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Rocks - Summary

A presentation about rock types, their properties and their uses.
by

Aisling Rayne

on 20 April 2010

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Transcript of Rocks - Summary

ROCKS Properties Formations Uses Different Types Formation Rocks can be separated into
three basic types; Sedimentary Metamorphic Igneous Each type is created through
its own unique process, although
they are all indirectly linked through a process called the Rock Cycle.
For example... Plutonic Volcanic Sedimentary: Sedimentary rocks are formed from any type of rock that has been exposed at the Earths surface. It is a result of weathering and erosion at those rocks, until they have disloved into tiny particles. The broken particles are carried through mass movement, water flows, glaciers or wind and are then deposited in strata (these include the ocean and sea, in rivers or in lakes). The particles then form a structure, known as bedding. As more layers are deposited, the lower layers are crushed together from the weight of the upper levels (they are 'lithified'). The rock is cemented together under the pressure, and Sedimentary rock is formed. Sedimentary rocks can be divided into Clastic (form from weathering) and Non-Clastic (form from chemical reactions) sections. Igneous Metamorphic Within a volcano lies the crust and many other rocks. However with so much heat, the rock begins to melt, thus forming magma. The magma, less dense than the surrounding solid rock, slowly moves upwards, to the upper area of the volcano. Once in the cooler region, the magma cools and crystallizes, and so produces igneous rock. This formation can be divided into two types - Plutonic (intrusive) or Volcanic (extrusive). Plutonic rock is when the magma remains under the Earth's surface, where it intrudes on the older rocks (hence the name, 'intrusive') and cools there. These are made up of small crystals. Volcanic rock has errupted from the volcano, and can be found scattered around the erruption site. This type (extrusive) has large crystals. Metamorphic rocks are formed deep underground - 12 to 16 kilometres - and are made up of many different types of rock. The heat (caused by the magma deep in the Earth) and pressure (caused by layers of rock piled upon each other) is so great, that it can change rocks - over a few million years. The heat can be as low as 100 degrees Celcius, or reach temperatures around 800 degrees Celcius. All the pressure and heat, over the long period of time forms a new kind of rock - Metamorphic. Properties Each different type of rock
has different properties -
not only do Igneous, Sedimentary
and Metamorphic rocks have unique types, but each type, such as lime stone, granite, slate and many others. Some examples and their properties include... Igneous Some properties of
Igneous rocks include... Are usually made of two
or more minerals
Usually has no layering
Made up of crystals (size
depends of type)
May be light or dark coloured
Usually contains no fossils
Rarely reacts with acid
Occasionally has openings or
glass fibres
Can be fine-grained or glassy
Sedimentary Properties of Sedimentary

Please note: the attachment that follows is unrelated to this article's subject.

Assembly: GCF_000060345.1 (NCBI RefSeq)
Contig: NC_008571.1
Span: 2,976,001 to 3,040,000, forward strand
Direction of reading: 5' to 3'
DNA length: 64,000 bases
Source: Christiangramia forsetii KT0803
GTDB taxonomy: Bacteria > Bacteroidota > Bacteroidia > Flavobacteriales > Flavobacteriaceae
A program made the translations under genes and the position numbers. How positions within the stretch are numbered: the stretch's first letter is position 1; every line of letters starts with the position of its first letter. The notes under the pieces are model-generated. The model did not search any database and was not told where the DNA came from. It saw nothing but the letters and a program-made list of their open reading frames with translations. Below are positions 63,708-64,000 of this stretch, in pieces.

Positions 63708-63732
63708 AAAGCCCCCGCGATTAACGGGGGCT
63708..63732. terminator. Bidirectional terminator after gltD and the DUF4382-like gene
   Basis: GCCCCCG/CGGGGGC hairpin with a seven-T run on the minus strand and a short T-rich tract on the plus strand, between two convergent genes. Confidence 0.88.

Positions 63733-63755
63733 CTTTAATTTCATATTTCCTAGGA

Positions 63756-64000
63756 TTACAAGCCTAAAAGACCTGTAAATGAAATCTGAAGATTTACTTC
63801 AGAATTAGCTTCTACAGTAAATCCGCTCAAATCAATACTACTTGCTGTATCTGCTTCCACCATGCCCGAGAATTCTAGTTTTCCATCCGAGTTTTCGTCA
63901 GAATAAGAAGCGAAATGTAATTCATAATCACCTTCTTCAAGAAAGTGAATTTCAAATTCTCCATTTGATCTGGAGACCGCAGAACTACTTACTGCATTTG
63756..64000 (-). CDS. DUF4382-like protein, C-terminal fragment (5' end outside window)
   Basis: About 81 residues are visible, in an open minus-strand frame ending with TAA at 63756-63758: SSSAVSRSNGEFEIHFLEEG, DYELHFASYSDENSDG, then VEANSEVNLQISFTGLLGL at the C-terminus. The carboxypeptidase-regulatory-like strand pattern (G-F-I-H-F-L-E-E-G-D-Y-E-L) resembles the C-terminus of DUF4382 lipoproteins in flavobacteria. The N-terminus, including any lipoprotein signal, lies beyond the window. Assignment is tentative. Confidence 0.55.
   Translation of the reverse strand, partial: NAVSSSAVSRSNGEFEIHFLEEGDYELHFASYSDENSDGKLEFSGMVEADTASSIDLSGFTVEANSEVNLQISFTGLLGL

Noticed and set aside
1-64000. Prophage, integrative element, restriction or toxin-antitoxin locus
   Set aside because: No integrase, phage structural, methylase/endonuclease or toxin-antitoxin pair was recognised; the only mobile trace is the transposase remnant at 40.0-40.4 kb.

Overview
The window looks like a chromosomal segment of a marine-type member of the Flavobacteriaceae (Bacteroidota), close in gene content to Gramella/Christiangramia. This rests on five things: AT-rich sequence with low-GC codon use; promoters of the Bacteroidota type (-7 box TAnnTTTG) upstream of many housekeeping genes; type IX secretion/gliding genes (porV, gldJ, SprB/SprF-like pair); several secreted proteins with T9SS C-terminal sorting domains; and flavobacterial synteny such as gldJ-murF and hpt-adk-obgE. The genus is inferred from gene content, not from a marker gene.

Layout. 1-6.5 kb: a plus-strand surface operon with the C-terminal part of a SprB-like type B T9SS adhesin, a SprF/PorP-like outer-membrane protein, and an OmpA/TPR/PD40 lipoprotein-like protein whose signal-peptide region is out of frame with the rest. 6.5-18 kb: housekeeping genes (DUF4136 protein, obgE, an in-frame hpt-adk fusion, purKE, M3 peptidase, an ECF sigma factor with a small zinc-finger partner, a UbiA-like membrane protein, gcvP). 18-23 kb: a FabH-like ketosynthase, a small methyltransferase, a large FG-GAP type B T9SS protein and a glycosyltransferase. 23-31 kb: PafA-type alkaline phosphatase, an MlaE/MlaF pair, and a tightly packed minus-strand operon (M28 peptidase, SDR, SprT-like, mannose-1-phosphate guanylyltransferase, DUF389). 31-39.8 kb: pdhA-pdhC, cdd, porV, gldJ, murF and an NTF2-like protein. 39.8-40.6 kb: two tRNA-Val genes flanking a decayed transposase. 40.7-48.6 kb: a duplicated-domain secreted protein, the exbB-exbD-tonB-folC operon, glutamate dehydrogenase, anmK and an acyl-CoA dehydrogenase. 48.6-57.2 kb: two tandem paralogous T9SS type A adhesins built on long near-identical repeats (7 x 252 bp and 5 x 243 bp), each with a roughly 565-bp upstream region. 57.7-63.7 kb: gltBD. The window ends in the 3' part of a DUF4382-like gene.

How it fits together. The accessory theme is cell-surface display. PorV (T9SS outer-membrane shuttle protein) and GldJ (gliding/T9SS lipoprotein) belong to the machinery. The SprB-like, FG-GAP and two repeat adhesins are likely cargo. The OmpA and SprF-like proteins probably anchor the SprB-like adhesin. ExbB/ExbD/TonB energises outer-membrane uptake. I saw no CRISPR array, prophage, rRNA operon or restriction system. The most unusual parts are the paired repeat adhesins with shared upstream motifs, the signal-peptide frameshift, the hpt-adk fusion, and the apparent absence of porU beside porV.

rocks are... Usually contain fossils
May react with acid
Usually has layers
(can be flat or curved)
Composed of pieces cemented
together
Large colour variety
Often contains pores between
layers
Particle size may vary

Metamorphic The properties of Metamorphic
rock may include... Fossils are rarely found
May react with acid
Rock may have alternating
dark/light bands
May be composed of only
one mineral
Made up of many different
sized crystals
May have layered visible
crystals
Rarely have pores/openings
Granite Plutonic/Intrusive
type
Is a pink/grey colour
Is acidic
Has large crystals
(can be seen)
Coarse-grained Basalt Obsidian Volcanic/Extrusive
type
Colour ranges from
dark grey to black
Fine-grained (need
high power microscope
to see)
Volcanic/Extrusive
type
Usually black (or
very dark)
Shiny and smooth
Glassy

Sandstone Lime Stone Shale Usually red or grey
Sand grains are cemented
together
Is usually quite soft
Is grainy
May contain fossils
Colour ranges from
white to grey
Composed of calcite
sometimes fossils
Is acidic
Gneiss Marble Slate Pink/grey colour
Foliated texture
Very common
Is usually white
or light coloured
but can come in a
range of colours
Unfoliated
Acidic

Is dark-grey to
black in colour
Is foliated
Composed of clay and volcanic ash
Is fine-grained
Usually dark grey
in colour
Made up of compacted
mud
Is fine-grained
Shows parallel layering

Uses Basalt
Calcite
Granite
Marble
Obsidian
Pumice
Quartz
Sandstone
Slate

Name / Type of Rock / Use Igneous = Used in road building materials
Mineral = Used in cements and mortars and the production of lime
Igneous = Used for buildings, monuments, and tombstones
Metamorphic = Used in building, floors, tile in bathrooms
Igneous = Used in making arrowheads and knives
Igneous = Used in scouring, scrubbing, and polishing materials
Mineral = Used in making glass, electrical components, optical lenses
Sedimentary = Used in the building industry for houses
Metamorphic = Used for roofs, chalkboards, and patio walks
By Aisling Rayne
10LS Rocks have many different uses.
Here are a few rocks and their uses. Thanks for watching!! Images http://geology.com/rocks/pictures/sandstone.jpg
http://www.chebeague.org/cischool/rocksminerals/lblackslatesm.jpeg
http://www.cichlid-forum.com/photos/art_rock-article-picture01.jpg
http://jdwaggoner.files.wordpress.com/2008/03/oil_shale-600.jpg
http://www.kitchen-counter-tops.net/images/granite/rock-sample.jpg
http://www.minimegeology.com/shop/images/Marble-Dark_W.jpg
http://rhapsodyinbooks.files.wordpress.com/2008/09/gneiss.jpg
http://s3.amazonaws.com/estock/fspid9/10/61/15/6/obsidian-igneous-volcanic-1061156-l.jpg
http://teachers.henrico.k12.va.us/freeman/barnes_k/rocks.jpg
http://z.about.com/d/geology/1/0/H/W/basalt_hawaii2.jpg
Full transcript